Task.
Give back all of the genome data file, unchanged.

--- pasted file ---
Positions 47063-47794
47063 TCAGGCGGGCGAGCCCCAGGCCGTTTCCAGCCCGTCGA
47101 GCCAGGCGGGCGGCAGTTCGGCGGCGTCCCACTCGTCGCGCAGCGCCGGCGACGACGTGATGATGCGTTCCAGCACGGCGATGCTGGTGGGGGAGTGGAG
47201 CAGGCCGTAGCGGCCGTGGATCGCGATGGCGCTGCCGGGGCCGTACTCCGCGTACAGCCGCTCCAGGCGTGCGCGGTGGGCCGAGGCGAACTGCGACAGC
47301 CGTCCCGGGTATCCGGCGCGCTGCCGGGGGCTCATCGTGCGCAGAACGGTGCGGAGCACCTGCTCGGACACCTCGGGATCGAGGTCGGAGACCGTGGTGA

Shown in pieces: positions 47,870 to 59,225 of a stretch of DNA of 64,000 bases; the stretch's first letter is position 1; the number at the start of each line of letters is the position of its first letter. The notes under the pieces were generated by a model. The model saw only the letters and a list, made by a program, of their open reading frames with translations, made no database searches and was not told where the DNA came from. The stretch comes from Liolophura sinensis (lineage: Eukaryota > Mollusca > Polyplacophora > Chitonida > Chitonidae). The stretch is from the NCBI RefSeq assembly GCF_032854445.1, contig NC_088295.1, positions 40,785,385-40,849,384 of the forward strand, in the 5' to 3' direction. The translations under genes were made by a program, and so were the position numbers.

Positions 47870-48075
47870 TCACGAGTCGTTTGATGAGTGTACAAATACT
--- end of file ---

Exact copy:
Positions 47063-47794
47063 TCAGGCGGGCGAGCCCCAGGCCGTTTCCAGCCCGTCGA
47101 GCCAGGCGGGCGGCAGTTCGGCGGCGTCCCACTCGTCGCGCAGCGCCGGCGACGACGTGATGATGCGTTCCAGCACGGCGATGCTGGTGGGGGAGTGGAG
47201 CAGGCCGTAGCGGCCGTGGATCGCGATGGCGCTGCCGGGGCCGTACTCCGCGTACAGCCGCTCCAGGCGTGCGCGGTGGGCCGAGGCGAACTGCGACAGC
47301 CGTCCCGGGTATCCGGCGCGCTGCCGGGGGCTCATCGTGCGCAGAACGGTGCGGAGCACCTGCTCGGACACCTCGGGATCGAGGTCGGAGACCGTGGTGA

Shown in pieces: positions 47,870 to 59,225 of a stretch of DNA of 64,000 bases; the stretch's first letter is position 1; the number at the start of each line of letters is the position of its first letter. The notes under the pieces were generated by a model. The model saw only the letters and a list, made by a program, of their open reading frames with translations, made no database searches and was not told where the DNA came from. The stretch comes from Liolophura sinensis (lineage: Eukaryota > Mollusca > Polyplacophora > Chitonida > Chitonidae). The stretch is from the NCBI RefSeq assembly GCF_032854445.1, contig NC_088295.1, positions 40,785,385-40,849,384 of the forward strand, in the 5' to 3' direction. The translations under genes were made by a program, and so were the position numbers.

Positions 47870-48075
47870 TCACGAGTCGTTTGATGAGTGTACAAATACT